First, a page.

Laurie Morvan's "Cures What Ails Ya" is the
triumph of one young lady's years of work and dedication
to the blues. She grew up outside Chicago in a rural
town called Plainfield where she played in the school
band. "My best buddy had an acoustic guitar. I
gave it a try. Oh my heavens, it was absolutely wonderful!"
After graduating from the University of Illinois with
a degree in Electrical Engineering as well as a commercial
pilot's license, she took a job in aerospace and moved
to Los Angeles. Driven to play music she joined a rock
& roll cover bnad as rhythm guitarist and vocalist.
"It was then that I got my first Stratocaster,
it was read and shiny and sexy, and I was home baby!
I quit my engineering job, never to return," she
says. After years of playing on the road practicing
her craft and experiencing much frustration and some
disrespect, "I decided to start my own band and
make the boys audition for me. I've been a band leader
calling the shots ever since."
Like many it was the music of Stevie Ray Vaughan that
turned her around and brought blues front and center.
"I realized quickly that this was what I was born
to do." To get the music out to the masses, this
can-do girl and former engineer avoided record companies
and found a way to do it herself. She got a Master's
Degree in Applied Mathematics from California State
University in Long Beach and taught math classes to
raise recording money. "Cures What Ails Ya"
is Laurie's third CD. She says "For the very first
time, I believe we've captured the raw power, dynamics,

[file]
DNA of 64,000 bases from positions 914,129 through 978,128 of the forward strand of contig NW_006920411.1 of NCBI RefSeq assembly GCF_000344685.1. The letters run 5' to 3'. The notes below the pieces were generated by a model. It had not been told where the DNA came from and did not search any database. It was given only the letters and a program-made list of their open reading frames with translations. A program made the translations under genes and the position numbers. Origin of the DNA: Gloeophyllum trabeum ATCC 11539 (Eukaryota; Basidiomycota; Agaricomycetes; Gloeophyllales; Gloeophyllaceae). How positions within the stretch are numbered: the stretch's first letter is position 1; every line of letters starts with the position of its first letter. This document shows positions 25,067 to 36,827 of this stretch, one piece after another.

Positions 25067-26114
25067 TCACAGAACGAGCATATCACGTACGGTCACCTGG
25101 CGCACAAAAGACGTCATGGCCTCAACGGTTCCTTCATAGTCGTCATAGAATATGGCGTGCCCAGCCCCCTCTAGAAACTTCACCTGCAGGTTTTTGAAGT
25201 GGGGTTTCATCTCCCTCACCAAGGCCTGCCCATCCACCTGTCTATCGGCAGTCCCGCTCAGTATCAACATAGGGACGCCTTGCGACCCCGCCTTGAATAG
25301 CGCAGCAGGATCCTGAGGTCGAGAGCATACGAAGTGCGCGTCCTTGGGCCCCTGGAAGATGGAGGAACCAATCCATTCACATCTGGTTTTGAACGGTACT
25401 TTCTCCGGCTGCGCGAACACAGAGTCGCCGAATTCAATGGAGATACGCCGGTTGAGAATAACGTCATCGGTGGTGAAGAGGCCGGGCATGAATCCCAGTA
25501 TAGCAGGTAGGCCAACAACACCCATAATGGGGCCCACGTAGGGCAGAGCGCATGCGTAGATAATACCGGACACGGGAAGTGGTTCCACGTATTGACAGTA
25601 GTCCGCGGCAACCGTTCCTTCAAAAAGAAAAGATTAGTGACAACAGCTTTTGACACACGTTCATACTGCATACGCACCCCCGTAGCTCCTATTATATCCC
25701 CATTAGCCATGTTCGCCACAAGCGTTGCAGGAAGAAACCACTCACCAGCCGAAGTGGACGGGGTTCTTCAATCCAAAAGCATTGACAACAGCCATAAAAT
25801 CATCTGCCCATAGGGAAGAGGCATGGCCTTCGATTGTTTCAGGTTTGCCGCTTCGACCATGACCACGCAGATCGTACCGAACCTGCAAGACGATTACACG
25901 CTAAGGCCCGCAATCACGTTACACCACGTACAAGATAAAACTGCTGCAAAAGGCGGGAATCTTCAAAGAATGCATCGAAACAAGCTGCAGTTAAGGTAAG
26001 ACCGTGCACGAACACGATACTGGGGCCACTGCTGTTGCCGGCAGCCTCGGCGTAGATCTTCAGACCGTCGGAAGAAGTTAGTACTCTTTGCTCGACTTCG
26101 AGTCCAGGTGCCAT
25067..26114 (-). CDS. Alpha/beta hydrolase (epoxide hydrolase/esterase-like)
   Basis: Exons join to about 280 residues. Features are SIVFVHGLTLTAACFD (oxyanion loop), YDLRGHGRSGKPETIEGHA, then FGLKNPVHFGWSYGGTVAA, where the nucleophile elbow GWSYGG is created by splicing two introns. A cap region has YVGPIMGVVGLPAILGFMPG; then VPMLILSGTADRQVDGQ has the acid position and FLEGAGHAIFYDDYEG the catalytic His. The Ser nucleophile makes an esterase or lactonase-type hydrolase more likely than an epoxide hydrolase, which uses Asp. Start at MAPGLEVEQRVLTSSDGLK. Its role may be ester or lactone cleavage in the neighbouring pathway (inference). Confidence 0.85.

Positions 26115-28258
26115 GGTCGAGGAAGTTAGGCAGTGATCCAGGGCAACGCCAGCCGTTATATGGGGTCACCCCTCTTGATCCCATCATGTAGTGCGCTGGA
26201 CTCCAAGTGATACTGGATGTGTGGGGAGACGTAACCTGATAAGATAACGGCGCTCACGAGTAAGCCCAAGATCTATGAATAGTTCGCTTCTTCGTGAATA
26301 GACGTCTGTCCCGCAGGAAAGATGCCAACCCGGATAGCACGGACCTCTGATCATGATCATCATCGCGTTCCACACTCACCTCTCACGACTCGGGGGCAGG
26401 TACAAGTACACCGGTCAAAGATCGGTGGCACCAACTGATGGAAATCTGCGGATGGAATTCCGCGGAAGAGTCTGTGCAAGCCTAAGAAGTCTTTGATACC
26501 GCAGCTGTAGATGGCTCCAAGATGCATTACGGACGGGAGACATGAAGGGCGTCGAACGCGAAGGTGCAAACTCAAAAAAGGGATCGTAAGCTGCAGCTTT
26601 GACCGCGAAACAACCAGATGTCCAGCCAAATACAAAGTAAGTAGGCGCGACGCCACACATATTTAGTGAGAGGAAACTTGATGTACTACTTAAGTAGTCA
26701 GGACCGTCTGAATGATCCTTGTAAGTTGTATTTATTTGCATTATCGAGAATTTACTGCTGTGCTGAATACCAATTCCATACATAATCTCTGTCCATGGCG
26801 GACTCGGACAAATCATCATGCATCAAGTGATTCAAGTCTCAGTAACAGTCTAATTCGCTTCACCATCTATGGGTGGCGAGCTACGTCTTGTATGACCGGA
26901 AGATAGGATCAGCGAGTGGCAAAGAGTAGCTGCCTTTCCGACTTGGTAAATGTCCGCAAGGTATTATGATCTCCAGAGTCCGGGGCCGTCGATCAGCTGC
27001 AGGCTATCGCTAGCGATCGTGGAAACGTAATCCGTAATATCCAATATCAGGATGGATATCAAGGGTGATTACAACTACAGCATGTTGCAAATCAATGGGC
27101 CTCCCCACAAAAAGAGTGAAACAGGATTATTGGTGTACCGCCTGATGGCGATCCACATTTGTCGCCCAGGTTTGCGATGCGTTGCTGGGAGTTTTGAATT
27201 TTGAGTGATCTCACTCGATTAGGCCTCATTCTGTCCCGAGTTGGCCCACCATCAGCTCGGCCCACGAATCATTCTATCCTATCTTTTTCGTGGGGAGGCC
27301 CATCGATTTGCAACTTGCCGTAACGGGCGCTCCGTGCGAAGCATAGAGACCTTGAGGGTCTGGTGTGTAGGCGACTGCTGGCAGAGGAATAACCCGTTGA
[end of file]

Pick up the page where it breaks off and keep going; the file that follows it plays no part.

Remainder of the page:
versatility and passion of a Laurie Morvan Band live
That power jumps right out with the first song "Kickin'
Down Doors". Its opening line is "This song
is for the honest folks, who do the honest work"
and Laurie has a right to be proud of what she has been
able to produce.
With the song "Where are the Girls with Guitars"
she writes one for all the female guitar players. This
shouldn't be something we're still talking about; it's
been decades since Debbie Davies, Joanna Conner and
Bonnie Raitt started kickin' at the boys club of guitar
heroes. But it ain't the talking it's the playing that
puts a stop to that. Laurie and a few other young ladies
are putting it on the line and playing every night.
She's also written all the songs on the CD. Her singing
voice is strong enough she can pull off an acappella
number in "Way Down with a few lady friends.
Like any smart person who's singing, playing guitar,
writing and producing, she's gotten a host of Grammy
winners in her corner. They include bassist Hutch Hutchinsonb
and drummer Tony Braunagel sitting in from Bonnie Raitt's
band, George Duke adding piano and some award winning
engineers at the controls. "Family Line" shows
a softer very personal side of this woman, and the lyrics
will bring a tear to your eyes. The only way to kick
off blues like that is a hot instrumental and "Wiggle
Room" is the only one on this disc. This girls
has to "Keep on Believin'" and on "Don't
Give It Up" pull out some slide on a resonator.
This is a very strong recording from a woman who's
made her records the good old American way, she did
it herself. Laurie has been an electrical engineer,
commercial pilot, and a mathematician but music fulfills
one's heart and soul and "Cures What Ails Ya."